National Report: Kentucky Ranks 38th in Protecting Kids from Tobacco

Dec 09, 2013, 09:00 ET from Campaign for Tobacco-Free Kids

WASHINGTON, Dec. 9, 2013 /PRNewswire-USNewswire/ -- Fifteen years after the 1998 state tobacco settlement, Kentucky ranks 38th in the nation in funding programs to prevent kids from smoking and help smokers quit, according to a national report released today by a coalition of public health organizations.

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Kentucky currently spends $2.1 million a year on tobacco prevention and cessation programs, which is 3.7 percent of the $57.2 million recommended by the Centers for Disease Control and Prevention (CDC). Other key findings for Kentucky include:

  • Kentucky this year will collect $320.3 million in revenue from the 1998 tobacco settlement and tobacco taxes, but will spend just 0.7 percent of it on tobacco prevention programs. This means Kentucky is spending less than a penny of every dollar in tobacco revenue to fight tobacco use.
  • The tobacco companies spend $271.1 million a year to market their products in Kentucky. This is 129 times what the state spends on tobacco prevention.

The annual report on states' funding of tobacco prevention programs, titled "A Broken Promise to Our Children: The 1998 State Tobacco Settlement 15 Years Later," was released by the Campaign for Tobacco-Free Kids, American Heart Association, American Cancer Society Cancer Action Network, American Lung Association, the Robert Wood Johnson Foundation and Americans for Nonsmokers' Rights.

Kentucky has the highest smoking rates in the country, with 28.3 percent of adults and 24.1 percent of high school students currently smoking.  Kentucky also lacks a comprehensive, statewide smoke-free workplace law and has the 40th lowest cigarette tax in the country at 60 cents per pack, compared to a state average of $1.53 per pack.  Health and business leaders say Kentucky's high smoking rate and smoke-filled workplaces are hurting the state's health and economy, costing the state $1.5 billion a year in health care bills and making it harder to attract new businesses.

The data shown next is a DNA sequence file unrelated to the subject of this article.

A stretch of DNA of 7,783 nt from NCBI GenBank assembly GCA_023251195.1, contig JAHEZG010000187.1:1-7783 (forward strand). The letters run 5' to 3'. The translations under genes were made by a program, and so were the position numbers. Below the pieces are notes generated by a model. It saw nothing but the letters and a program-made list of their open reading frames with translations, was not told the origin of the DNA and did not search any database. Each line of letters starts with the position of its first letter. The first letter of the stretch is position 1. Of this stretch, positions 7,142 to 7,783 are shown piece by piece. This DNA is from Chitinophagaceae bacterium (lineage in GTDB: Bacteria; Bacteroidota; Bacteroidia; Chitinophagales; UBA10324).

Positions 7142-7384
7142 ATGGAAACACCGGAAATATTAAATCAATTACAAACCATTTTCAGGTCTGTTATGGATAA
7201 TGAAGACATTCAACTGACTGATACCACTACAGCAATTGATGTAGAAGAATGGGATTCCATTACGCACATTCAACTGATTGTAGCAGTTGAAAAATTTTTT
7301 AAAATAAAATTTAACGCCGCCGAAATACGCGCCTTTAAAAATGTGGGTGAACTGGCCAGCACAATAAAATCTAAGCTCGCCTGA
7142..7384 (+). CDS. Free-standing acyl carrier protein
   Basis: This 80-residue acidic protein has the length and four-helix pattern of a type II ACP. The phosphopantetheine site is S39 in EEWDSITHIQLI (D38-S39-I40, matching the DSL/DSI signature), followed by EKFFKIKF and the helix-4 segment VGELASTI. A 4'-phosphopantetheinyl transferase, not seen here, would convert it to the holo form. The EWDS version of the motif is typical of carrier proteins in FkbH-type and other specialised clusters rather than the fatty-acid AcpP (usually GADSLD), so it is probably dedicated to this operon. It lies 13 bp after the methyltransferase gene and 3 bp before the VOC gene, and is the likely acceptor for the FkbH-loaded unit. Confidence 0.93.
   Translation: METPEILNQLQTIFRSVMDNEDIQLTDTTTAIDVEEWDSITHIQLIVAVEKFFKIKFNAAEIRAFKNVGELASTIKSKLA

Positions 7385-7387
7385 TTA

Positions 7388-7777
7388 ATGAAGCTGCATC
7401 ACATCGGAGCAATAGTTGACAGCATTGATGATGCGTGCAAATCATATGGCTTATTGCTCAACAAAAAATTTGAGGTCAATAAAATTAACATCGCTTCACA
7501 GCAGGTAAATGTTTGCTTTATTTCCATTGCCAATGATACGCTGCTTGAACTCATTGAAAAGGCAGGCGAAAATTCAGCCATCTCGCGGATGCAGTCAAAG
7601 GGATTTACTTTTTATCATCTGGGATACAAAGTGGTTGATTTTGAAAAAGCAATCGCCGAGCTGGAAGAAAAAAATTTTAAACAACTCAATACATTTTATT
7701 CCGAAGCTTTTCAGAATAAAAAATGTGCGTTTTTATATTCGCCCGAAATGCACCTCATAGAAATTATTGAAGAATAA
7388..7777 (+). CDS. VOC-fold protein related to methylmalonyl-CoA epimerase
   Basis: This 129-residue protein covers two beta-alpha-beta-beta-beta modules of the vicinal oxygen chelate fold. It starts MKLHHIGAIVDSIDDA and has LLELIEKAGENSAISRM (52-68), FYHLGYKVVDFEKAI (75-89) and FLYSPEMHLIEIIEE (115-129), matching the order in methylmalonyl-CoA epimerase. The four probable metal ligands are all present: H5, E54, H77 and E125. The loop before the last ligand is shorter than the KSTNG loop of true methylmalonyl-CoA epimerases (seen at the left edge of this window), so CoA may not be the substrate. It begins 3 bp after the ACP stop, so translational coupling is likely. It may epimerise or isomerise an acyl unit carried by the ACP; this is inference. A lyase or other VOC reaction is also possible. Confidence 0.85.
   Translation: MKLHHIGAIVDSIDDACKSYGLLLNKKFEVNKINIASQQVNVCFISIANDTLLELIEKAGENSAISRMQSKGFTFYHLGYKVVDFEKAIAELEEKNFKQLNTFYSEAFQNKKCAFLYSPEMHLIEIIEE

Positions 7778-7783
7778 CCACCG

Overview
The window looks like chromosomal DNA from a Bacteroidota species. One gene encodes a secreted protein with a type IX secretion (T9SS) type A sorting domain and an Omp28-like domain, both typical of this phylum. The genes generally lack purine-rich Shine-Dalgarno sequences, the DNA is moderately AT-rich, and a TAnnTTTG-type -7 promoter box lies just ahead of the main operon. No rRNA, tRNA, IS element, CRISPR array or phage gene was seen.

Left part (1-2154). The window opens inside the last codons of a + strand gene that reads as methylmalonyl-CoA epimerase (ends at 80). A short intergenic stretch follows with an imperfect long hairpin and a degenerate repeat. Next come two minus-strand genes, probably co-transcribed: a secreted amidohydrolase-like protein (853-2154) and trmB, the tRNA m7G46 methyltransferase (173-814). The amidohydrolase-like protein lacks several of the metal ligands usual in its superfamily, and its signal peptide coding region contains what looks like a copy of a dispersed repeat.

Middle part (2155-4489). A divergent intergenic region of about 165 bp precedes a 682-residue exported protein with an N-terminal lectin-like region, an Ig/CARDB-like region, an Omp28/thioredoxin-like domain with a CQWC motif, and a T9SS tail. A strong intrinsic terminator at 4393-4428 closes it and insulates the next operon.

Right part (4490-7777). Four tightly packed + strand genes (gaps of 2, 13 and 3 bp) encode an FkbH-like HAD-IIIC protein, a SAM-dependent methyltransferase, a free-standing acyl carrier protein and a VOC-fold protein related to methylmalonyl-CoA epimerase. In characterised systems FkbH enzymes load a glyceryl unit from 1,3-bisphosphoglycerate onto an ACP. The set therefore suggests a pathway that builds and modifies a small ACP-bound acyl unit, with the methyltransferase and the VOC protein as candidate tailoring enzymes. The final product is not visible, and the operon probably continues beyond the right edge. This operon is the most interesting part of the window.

To reduce smoking and exposure to secondhand smoke, health advocates are calling on Kentucky leaders to pass a comprehensive, statewide smoke-free law.

"Tobacco takes a terrible health and economic toll on Kentucky, but state leaders can do something about it by increasing funding for tobacco prevention and passing a comprehensive, statewide smoke-free law," said Matthew L. Myers, President of the Campaign Tobacco-Free Kids.  "The evidence is clear that reducing tobacco use not only saves lives, it also saves money by reducing tobacco-related health care costs.  It's one of the smartest investments Kentucky can make."

In Kentucky, 24.1 percent of high school students smoke, and 4,200 more kids become regular smokers each year. Tobacco annually claims 7,800 lives and costs the state $1.5 billion in health care bills.

Nationally, the report finds that most states are failing to adequately fund tobacco prevention and cessation programs. Key national findings of the report include:

  • The states this year will collect $25 billion from the tobacco settlement and tobacco taxes, but will spend just 1.9 percent of it – $481.2 million – on tobacco prevention programs. This means the states are spending less than two cents of every dollar in tobacco revenue to fight tobacco use.
  • States are falling woefully short of the CDC's recommended funding levels for tobacco prevention programs.  Altogether, the states have budgeted just 13 percent of the $3.7 billion the CDC recommends.
  • Only two states – Alaska and North Dakota – currently fund tobacco prevention programs at the CDC-recommended level.

There is more evidence than ever before that tobacco prevention and cessation programs work to reduce smoking, save lives and save money. Florida, which has a well-funded, sustained tobacco prevention program, reduced its high school smoking rate to just 8.6 percent in 2013, far below the national rate.  One study found that during the first 10 years of its tobacco prevention program, Washington state saved more than $5 in tobacco-related hospitalization costs for every $1 spent on the program.

Tobacco use is the number one cause of preventable death in the U.S., killing more than 400,000 people and costing $96 billion in health care bills each year.  Nationally, about 18 percent of adults and 18.1 percent of high school students smoke.

More information, including the full report and state-specific information, can be obtained at

SOURCE Campaign for Tobacco-Free Kids